The Kenai PeninsulaBen Margot / AP

Updated January 24 at 2:35 p.m. EST

Some Alaskans were woken up in the middle of the night by a 7.1-magnitude earthquake that rattled buildings, knocked out power for thousands, and led to some evacuations.

The earthquake struck Sunday at 1:30 a.m. local time in the area of Old Iliamna, about 162 miles south of Anchorage, said the U.S. Geological Survey. The Alaska Earthquake Center recorded about 30 aftershocks in the first two-and-a-half hours after the quake. The largest, at 3:37 a.m. local time, was measured at magnitude 4.3.

There is no threat of a tsunami as a result of the quake. There have been no reports of injuries so far.

At least 10,000 people lost power in the Anchorage area. The city’s fire department said in a tweet that it is “very busy with reports of gas odors, alarm systems sounding, broken water lines, etc.”

Residents of 20 homes in the Kenai Peninsula, where the earthquake was centered, were evacuated following reports of gas leaks, according to Alaska’s KTUU-TV. One home caught fire and exploded hours after the quake, according to the AP.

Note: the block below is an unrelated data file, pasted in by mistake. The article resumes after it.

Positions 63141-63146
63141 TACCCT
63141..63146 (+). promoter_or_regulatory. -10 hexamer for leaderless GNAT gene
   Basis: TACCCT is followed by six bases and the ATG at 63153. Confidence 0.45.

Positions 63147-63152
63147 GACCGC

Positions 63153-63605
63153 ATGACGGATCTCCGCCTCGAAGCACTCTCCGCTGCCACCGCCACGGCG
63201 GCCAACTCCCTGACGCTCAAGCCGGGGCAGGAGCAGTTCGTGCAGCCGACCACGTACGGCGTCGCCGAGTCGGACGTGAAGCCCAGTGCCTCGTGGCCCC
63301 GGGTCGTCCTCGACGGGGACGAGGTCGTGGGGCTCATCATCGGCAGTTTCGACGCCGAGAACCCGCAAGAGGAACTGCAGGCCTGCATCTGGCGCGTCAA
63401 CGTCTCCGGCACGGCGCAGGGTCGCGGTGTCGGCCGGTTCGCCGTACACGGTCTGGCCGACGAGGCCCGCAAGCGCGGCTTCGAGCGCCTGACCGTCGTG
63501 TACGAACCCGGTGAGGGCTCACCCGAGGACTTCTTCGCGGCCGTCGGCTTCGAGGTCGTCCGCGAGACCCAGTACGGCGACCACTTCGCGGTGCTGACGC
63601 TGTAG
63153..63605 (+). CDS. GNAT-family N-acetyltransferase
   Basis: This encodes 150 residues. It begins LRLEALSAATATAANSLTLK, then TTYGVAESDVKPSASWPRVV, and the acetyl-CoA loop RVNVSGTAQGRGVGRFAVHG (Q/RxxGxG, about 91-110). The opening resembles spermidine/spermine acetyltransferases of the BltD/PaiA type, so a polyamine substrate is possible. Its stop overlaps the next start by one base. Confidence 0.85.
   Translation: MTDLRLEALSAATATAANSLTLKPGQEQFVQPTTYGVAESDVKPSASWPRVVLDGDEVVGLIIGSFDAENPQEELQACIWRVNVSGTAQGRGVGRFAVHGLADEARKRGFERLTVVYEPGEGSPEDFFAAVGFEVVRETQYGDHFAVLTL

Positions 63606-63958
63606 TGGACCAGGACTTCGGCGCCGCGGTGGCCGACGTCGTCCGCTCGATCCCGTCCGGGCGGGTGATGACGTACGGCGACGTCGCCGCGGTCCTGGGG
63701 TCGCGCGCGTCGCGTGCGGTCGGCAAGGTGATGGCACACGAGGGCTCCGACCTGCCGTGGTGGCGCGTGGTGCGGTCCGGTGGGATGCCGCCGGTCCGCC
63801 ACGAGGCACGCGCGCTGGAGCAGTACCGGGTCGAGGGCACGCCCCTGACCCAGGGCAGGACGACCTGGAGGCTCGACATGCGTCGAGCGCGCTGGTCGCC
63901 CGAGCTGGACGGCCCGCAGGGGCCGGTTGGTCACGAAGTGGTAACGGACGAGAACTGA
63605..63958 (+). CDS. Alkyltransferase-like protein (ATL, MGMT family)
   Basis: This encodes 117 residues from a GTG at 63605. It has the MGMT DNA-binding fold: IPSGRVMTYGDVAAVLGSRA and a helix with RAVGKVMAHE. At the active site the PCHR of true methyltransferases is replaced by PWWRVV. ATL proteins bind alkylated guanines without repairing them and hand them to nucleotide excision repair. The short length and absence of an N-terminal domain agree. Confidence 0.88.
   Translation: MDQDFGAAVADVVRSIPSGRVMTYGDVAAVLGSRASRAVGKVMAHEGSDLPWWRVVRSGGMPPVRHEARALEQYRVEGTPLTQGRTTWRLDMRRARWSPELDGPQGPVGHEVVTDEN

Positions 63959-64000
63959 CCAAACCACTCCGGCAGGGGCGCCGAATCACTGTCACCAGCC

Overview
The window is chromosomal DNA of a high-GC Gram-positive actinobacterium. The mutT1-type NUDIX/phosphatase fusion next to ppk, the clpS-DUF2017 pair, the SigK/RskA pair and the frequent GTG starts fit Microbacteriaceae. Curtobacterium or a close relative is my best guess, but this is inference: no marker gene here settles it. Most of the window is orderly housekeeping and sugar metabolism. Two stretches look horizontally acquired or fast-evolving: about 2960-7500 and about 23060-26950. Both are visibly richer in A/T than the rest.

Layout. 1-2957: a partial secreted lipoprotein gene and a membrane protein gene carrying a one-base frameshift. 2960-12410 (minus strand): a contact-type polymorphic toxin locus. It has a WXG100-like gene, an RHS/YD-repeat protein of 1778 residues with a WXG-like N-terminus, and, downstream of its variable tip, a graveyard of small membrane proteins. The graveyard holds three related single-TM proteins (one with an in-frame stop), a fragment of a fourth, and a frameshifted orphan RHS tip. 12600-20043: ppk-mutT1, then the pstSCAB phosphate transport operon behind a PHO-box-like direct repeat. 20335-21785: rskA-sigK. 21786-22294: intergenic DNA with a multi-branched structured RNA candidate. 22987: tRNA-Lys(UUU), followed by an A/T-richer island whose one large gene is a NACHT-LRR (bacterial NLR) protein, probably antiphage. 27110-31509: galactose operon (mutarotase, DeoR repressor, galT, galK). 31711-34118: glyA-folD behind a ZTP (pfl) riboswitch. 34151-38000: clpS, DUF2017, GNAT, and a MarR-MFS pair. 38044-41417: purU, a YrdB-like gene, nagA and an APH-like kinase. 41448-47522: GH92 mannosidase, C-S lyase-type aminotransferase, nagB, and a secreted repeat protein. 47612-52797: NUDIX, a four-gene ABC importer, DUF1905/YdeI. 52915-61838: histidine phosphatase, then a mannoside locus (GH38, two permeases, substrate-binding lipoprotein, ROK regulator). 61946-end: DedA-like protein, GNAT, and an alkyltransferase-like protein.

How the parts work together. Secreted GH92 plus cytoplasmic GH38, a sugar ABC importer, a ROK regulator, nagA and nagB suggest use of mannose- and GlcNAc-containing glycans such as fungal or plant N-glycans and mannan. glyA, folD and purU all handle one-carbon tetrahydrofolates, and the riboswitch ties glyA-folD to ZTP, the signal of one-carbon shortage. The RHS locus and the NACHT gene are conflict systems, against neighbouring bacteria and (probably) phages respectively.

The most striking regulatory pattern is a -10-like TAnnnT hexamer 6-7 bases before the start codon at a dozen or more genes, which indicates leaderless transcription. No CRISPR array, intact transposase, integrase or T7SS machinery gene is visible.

The earthquake damaged Kalifornsky Beach Road, just off the Sterling Highway, one of two highways in the peninsula:

Some Alaskans took to social media to share their experience of feeling tremors, report power outages, and post photos of shattered wall decorations or items strewn about grocery-store aisles.

Cleanup on Aisle 3!!Kaylee Price sends in a few photos of Soldotna Fred Meyer.Bottles of wine on clearance!

Posted by The Alaska Life on Sunday, January 24, 2016

Southern Alaska is prone to earthquakes, according to USGS. On March 27, 1964, the area experienced a 9.2-magnitude quake, the most powerful earthquake recorded in the United States and the second-most powerful earthquake recorded in world history.

Perhaps the frequency of seismic activity explains this great response from an Anchorage resident:

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